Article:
So how does a pond become a wetland? The first stage, called the ‘pioneer’ stage of wetland succession, starts with the pond without plant life at the bottom. Plankton, which inhabit the pond, and carry miniscule plant and animal life, arrive on the winds or wings of insects.  Over time, plankton die on the pond bottom and create a mucky layer, which is rich enough for water emergent plants to grow, such as water lilies, ancient wetland plants. As water lilies form a blanket over the surface of the water, they cut off the sunlight to the bottom, killing off the submergent plants. These processes can take a variety of timeframes from a matter of years to a matter of millennia. Trees, shrubs and grasses move into the space that was once the pond and a wetland takes shape. This is a dynamic process with many variables. Some wetland ecologists have argued against the idea of wetland succession because of these variables.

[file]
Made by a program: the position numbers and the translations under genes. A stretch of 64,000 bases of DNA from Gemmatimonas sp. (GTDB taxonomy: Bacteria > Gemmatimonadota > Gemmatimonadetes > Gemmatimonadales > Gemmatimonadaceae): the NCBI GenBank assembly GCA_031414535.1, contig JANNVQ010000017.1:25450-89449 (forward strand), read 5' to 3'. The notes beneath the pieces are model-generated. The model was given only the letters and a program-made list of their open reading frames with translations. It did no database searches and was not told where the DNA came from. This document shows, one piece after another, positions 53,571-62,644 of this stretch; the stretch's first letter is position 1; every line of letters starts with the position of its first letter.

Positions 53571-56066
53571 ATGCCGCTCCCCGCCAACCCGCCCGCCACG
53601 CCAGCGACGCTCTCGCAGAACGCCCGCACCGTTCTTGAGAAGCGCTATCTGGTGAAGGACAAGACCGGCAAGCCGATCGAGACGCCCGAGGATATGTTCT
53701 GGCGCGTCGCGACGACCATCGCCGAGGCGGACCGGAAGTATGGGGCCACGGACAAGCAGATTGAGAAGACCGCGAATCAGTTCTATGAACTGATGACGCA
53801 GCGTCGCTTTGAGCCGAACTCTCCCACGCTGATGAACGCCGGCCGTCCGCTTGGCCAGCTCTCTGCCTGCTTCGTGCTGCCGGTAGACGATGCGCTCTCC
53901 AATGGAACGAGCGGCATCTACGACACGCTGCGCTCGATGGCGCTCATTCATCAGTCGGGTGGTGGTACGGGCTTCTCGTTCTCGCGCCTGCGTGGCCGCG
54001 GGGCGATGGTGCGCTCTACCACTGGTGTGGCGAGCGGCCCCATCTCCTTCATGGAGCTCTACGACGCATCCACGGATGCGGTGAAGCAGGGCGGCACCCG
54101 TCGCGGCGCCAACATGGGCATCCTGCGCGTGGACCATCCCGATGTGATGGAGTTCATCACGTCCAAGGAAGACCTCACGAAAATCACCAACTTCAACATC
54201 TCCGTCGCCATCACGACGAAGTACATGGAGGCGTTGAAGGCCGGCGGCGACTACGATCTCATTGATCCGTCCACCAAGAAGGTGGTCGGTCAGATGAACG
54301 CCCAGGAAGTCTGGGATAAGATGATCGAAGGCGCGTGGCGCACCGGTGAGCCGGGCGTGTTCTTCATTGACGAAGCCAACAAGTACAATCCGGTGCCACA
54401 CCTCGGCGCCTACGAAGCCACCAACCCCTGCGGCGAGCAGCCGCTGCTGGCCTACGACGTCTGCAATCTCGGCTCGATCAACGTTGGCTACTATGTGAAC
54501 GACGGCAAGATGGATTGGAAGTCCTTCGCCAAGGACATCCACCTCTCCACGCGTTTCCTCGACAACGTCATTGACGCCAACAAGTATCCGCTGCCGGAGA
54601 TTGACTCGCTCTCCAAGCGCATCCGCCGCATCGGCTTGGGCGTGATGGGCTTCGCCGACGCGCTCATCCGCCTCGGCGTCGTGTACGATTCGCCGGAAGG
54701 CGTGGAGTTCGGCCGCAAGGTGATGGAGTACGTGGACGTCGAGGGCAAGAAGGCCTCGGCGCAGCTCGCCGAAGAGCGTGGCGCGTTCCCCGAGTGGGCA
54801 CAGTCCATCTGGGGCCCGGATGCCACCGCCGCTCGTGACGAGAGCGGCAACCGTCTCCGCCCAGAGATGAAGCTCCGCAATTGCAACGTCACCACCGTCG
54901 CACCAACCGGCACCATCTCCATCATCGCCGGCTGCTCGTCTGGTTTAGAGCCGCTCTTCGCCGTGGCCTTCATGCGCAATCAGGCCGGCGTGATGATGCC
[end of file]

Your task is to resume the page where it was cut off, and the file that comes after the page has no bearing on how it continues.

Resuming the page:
Succession is not a sure thing. It does not occur with all lakes in the U.S.. (For instance, there is no scientific concern that the Great Lakes will eventually turn into ponds, or meadows.) There are many factors that can interrupt a “natural” succession process such as a changing climate, soils, drainage, land development, introduction of invasive plants or other aquatic species, phosphorus run-off (causing dissolved oxygen) or other factors.

In addition to the possible succession pattern of pond to wetland, some wetlands can be turned into ponds. In the U.S. Fish & Wildlife Service’s Status & Trends of Wetlands in the Conterminous United States 2004-2009, ponds are recognized as a type of freshwater wetland. The report indicates a net increase of 207,200 acres of freshwater ponds between 2004-2009, an increase of 3.2% in freshwater ponds nationally (FWS). The trouble with ponds, for example, farm ponds, being created in place of another type of freshwater wetland, is that there is a difference between constructed ponds and freshwater (or natural) ponds in their ecological functions. According to the Status & Trends Report, the majority of ponds in the U.S. are constructed farm ponds with only 31% being natural ponds.